About a year ago, the Denton County Sheriff’s Office was short about 25 detention officers. Now, that number has increased to over 100.
“I would say anywhere between 25 to 35, 40 I would consider average,” Capt. Kelly Fair said. “But over 100, this is not normal.”
Today, the office is looking to hire more detention officers amid a shortage of applicants.
Fair said before, the office would see about 50 applicants per week for its detention officer positions. Lately, that number has trickled down, and the office has since seen weeks where just 10 or 15 applicants come in.
“I think that there’s a lot of availability right now for positions, and unfortunately, our field is 24/7, we work all shifts and holidays and weekends, and there’s some overtime that’s required, where you don’t see that in a lot of other professions,” Fair said.
That decline also comes in the midst of the COVID-19 pandemic, a factor that Fair said she personally thinks could be playing a role.
“I think that when folks could make more money on unemployment, you don’t see the numbers of people applying to come out into the workforce,” she said. “But of course you know we’re in a secured facility, so we are surrounded by people that may or may not have COVID, and I think people are just scared of the unknown.”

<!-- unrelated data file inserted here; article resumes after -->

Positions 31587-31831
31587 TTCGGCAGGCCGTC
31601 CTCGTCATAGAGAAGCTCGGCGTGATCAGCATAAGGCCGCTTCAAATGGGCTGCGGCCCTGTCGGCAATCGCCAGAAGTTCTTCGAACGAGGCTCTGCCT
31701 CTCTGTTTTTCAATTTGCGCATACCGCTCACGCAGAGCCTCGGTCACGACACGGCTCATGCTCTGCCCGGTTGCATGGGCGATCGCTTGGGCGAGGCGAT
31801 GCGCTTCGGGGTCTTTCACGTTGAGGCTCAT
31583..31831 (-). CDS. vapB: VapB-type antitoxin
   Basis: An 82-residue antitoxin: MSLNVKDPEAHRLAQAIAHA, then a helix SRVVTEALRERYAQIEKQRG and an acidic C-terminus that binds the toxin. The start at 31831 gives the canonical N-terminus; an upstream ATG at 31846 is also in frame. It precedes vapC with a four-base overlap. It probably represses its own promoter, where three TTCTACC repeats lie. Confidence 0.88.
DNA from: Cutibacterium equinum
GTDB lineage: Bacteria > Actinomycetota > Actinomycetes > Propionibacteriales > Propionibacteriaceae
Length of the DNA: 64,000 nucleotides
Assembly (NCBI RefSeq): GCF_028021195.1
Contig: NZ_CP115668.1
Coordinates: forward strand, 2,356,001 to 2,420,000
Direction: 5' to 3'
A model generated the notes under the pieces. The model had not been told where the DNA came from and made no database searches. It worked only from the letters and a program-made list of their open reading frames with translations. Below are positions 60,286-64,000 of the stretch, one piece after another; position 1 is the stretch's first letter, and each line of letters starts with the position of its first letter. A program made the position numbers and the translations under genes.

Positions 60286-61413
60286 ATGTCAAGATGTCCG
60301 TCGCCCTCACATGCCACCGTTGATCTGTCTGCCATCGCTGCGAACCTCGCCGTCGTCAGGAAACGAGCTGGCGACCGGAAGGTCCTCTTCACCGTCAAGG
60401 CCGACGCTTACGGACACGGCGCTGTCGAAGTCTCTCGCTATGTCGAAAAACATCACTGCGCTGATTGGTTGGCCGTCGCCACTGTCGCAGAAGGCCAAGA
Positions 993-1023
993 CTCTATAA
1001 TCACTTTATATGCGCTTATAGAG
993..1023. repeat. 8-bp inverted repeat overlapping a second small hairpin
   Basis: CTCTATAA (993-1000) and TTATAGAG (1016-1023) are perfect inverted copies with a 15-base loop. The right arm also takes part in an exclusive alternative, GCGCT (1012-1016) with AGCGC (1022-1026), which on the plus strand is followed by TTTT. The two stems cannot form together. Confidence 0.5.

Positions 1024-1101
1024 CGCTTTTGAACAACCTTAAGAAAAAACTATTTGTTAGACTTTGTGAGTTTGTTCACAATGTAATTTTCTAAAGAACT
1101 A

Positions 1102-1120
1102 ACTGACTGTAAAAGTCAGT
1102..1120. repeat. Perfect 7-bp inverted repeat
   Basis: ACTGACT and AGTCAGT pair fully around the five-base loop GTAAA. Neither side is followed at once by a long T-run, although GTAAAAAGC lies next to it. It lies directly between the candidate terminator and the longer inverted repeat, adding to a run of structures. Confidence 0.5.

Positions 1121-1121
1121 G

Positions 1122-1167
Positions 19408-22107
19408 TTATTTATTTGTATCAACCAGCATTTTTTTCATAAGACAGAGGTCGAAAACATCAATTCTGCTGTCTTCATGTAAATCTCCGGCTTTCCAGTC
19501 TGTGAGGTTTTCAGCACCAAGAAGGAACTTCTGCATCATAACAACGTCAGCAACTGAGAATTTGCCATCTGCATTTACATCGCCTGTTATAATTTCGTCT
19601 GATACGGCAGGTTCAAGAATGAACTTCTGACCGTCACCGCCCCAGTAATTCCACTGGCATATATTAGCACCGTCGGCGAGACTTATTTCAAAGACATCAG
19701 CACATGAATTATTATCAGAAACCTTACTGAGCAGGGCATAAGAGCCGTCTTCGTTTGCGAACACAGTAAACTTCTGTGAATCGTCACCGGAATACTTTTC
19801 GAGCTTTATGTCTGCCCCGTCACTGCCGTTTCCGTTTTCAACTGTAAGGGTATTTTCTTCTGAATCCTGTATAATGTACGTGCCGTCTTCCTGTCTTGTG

However, the office started slowly seeing the decline even before the pandemic: about two and a half years ago, to be exact. When the pandemic did hit, the decrease got sharper.
“It’s nationwide, but a lot of the counties, Collin, Dallas, Tarrant, we’re all struggling to get employees and get people to come into the law enforcement career field,” Fair said.
About half of the applicants who come in are not qualified, Fair said, and those who are qualified and get interviewed don’t necessarily make it through the whole process, which includes filling out a roughly 43-page personal history statement. Fair said it can take up to 90 days to get hired due to steps like testing and background investigations.
“It’s really just to ensure that we’re hiring the best possible person because they are coming into the law enforcement field,” Fair said.
Detention officers' starting salary ranges from $39,915 to $46,301 depending on education and experience, Fair said. The office is using different types of job announcements to try and get the word out, she said.
“That’s really what we’re trying to figure out is how to attract either folks who want a career change, you know, maybe that have decided they are no longer interested in doing what they originally started doing, and then also something to attract younger generations that want to get involved and help the community,” Fair said.
Minimum qualifications for the job include being 18 years old, having a high school diploma or a GED, being a U.S. citizen and having a Texas Commission on Law Enforcement certification within one year of employment.